The repatriation of some 400 000 Somali refugees back to their home country was cancelled on Thursday after a High Court in Nairobi declared the operation illegal.
The High Court in Nairobi has quashed the government's plan to close down the Dadaab refugee camp.
In a ruling likely to be hailed by international aid agencies as well as the victims themselves, Justice John Mativo said that Interior cabinet secretary Joseph Nkaissery and principal secretary Karanja Kibicho acted beyond their powers in issuing the directive to close down the Daadab refugee camp terming the move Mativo was 'an act of Somali refugees persecution'.
The court also declared the repatriation of refugees unconstitutional and described it as discriminative. Last May, Nkaissery announced the government was shutting down the camp by November 2016, citing security, environmental and economic concerns, and accused the international donors of doing little to support refugees, sparking protest from various NGOs and civil society organisations.
Announcing the closure Nkaiserry, a retired military general, said the government would close the Dadaab refugee complex – a series of camps in North Eastern Kenya that house more than 300 000 mostly-Somali refugees – and that it wished to deport 150 000 Somali refugees by the end of 2016. Nkaisserry alleged that the camps had become hosting grounds for al-Shabaab, a militant group affiliated to al-Qaeda that are based in neighbouring Somalia but are believed to have a presence in Kenya.
The group has claimed responsibility for dastardly attacks on Kenyan soldiers operating in Somalia under the Amisom flag. Last January, al-Shabaab mounted a vicious attack in El Adde, where more than 100 Kenyan soldiers were killed. On the anniversary of that attack, al-Shabaab staged another bloody attack on the Kenyan contingent based in Kuliboy, Somaila killing almost 60 soldiers.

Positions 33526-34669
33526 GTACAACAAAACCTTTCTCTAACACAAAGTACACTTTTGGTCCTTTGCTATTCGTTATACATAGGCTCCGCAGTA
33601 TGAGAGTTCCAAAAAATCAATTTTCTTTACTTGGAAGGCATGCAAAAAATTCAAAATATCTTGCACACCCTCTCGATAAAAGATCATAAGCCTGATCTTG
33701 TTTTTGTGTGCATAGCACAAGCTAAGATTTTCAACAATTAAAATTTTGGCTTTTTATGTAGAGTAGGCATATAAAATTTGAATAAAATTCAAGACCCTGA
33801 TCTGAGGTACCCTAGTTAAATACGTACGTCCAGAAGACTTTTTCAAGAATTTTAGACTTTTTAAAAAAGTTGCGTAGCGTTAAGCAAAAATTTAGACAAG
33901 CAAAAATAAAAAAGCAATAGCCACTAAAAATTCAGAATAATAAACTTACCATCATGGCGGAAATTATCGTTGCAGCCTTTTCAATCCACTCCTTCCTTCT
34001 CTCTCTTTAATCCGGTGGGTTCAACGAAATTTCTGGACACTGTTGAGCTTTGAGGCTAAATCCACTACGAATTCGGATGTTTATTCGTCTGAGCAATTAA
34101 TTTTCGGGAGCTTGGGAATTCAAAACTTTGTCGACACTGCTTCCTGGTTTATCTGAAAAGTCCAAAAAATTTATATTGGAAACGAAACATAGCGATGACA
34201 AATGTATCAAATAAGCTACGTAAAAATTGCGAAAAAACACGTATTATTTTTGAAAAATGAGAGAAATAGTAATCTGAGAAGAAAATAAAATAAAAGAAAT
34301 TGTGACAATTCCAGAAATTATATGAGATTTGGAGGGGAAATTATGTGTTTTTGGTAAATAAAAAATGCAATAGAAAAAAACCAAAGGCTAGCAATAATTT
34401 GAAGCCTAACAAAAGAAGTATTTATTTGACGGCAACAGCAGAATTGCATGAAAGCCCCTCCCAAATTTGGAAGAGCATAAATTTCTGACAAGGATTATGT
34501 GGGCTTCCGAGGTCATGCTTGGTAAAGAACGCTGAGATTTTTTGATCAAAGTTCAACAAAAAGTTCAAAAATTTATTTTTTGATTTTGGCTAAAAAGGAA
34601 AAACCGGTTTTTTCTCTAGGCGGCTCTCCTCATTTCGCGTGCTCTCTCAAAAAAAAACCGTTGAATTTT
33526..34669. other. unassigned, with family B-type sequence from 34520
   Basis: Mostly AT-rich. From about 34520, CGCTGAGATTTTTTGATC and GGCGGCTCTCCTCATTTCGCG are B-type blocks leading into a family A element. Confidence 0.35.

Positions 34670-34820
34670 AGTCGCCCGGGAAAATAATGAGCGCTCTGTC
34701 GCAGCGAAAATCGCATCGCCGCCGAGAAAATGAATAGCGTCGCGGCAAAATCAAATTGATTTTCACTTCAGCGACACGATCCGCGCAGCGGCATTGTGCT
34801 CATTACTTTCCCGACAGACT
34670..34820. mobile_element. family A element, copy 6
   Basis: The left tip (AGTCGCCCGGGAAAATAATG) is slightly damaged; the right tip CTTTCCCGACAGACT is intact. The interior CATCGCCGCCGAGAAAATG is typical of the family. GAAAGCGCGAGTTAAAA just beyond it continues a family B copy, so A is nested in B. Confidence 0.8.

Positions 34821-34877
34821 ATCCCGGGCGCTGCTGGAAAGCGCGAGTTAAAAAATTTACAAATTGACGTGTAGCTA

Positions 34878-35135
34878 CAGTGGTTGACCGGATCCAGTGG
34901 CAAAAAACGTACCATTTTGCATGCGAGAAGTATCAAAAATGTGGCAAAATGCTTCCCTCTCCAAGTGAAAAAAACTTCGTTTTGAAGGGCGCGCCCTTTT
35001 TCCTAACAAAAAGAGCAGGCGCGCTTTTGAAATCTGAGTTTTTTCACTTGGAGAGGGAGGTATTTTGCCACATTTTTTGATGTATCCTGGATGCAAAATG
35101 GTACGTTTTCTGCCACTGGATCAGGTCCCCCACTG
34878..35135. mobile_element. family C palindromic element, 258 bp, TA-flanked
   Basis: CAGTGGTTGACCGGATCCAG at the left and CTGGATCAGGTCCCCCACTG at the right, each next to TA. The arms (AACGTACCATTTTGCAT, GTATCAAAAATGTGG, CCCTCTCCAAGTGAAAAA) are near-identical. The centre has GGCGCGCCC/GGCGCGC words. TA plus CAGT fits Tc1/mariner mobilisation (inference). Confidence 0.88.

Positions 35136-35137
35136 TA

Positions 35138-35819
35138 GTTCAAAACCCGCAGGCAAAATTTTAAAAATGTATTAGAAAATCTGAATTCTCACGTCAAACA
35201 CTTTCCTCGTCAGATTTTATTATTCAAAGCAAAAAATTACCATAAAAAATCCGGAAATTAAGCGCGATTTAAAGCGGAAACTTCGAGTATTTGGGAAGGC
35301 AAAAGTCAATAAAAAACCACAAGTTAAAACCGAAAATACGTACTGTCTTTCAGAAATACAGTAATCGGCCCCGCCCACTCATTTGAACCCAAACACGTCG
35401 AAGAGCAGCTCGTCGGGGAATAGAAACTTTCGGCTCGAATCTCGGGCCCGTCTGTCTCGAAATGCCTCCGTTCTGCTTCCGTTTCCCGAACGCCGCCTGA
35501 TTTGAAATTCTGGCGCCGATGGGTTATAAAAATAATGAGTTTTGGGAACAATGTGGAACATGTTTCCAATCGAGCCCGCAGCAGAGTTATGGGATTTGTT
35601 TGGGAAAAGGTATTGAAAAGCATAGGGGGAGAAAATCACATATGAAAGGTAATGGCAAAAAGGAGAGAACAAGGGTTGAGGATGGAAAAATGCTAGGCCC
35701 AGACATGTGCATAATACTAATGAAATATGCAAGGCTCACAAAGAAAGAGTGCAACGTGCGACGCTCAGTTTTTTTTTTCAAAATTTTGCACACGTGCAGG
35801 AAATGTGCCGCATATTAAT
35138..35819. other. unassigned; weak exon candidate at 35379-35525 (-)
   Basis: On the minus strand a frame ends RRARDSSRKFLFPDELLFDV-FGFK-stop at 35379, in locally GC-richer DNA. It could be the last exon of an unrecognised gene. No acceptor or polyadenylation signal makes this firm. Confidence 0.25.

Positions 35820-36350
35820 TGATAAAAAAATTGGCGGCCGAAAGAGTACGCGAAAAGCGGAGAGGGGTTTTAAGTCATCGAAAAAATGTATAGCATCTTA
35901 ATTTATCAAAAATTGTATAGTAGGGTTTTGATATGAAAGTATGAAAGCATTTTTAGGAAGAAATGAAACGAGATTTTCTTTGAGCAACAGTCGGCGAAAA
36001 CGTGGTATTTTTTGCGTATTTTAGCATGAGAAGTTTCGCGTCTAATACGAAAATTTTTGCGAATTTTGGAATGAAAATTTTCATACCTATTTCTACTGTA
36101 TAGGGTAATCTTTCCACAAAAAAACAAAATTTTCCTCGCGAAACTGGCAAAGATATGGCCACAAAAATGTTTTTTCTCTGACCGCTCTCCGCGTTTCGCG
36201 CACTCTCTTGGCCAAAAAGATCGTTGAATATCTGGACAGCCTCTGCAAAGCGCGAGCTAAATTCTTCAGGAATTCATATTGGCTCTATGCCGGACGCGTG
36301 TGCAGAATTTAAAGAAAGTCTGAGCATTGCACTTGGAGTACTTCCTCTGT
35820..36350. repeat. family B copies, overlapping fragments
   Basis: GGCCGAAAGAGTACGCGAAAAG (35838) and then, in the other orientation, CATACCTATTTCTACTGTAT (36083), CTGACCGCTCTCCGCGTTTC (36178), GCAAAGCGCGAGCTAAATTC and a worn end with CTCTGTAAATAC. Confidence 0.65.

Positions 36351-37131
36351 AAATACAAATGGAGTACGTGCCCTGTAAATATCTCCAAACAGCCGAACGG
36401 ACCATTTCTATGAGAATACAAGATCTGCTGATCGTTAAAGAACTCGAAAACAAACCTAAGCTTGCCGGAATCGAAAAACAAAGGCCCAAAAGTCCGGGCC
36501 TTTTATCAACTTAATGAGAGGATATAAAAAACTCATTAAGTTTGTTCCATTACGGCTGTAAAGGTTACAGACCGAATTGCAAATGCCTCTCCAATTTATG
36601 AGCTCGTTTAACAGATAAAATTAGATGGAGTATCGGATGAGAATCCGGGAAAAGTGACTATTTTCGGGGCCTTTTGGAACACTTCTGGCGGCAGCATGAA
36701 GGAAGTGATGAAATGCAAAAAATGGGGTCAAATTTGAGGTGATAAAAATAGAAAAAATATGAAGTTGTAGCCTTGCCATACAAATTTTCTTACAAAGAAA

When Nkaiserry made the announcement last year, the UN Refugee Agency called on the Government of Kenya to reconsider its recent announcement that it intends to end the hosting of refugees. “It is with profound concern that UNHCR takes note of this announcement,” spokesperson Adrian Edwards said. “For almost a quarter of a century, Kenya has played a vital role in East Africa and the Horn of Africa in providing asylum to people forced to flee persecution and war.”
Edwards noted that the safety of hundreds of thousands of Somalis, South Sudanese and others has hinged on Kenya’s generosity and its willingness to be a leading beacon in the region for international protection.
“UNHCR has been, and will continue to be, in touch with the Kenyan government to fully understand the implications of its statement,” he said. “We recognise that Kenya has played an extraordinary role over many years as one of the world’s frontline major refugee hosting nations, and that inevitably this has had many consequences for the country and its population.”
The Kenyan government has said that the Somalia-based al-Shabaab Islamists have hideouts in Dadaab, and that an al-Shabaab attack at Garissa University College in northeast Kenya last April, which killed 148 people, was planned from the camp.
The UNHCR, Kenya, and Somalia signed a tripartite agreement on the “voluntary repatriation” of “Somali refugees” in 2014, but the process has been slow until this year.
Human Rights Watch also joined the fray accusing Kenya of betraying its commitment to international treaties guaranteeing rights and safety of refugees. “Kenya’s repatriation program for Somali refugees, fuelled by fear and misinformation, does not meet international standards for voluntary refugee return. Many refugees living in Kenya’s sprawling Dadaab camp, home to at least 263 000 Somalis, say they have agreed to return home because they fear Kenya will force them out if they stay.
During an August 2016 visit to Dadaab by Human Rights Watch, refugees described intimidation by the Kenyan government, silence over alternative options that would allow them to remain in Kenya, inadequate information on conditions in Somalia, and a $400 UN cash grant they would forfeit if they were deported later this year. The refugees said that these factors were prompting many camp residents to return now to Somalia, where they face danger, persecution, and hunger,” HRW said in a statement.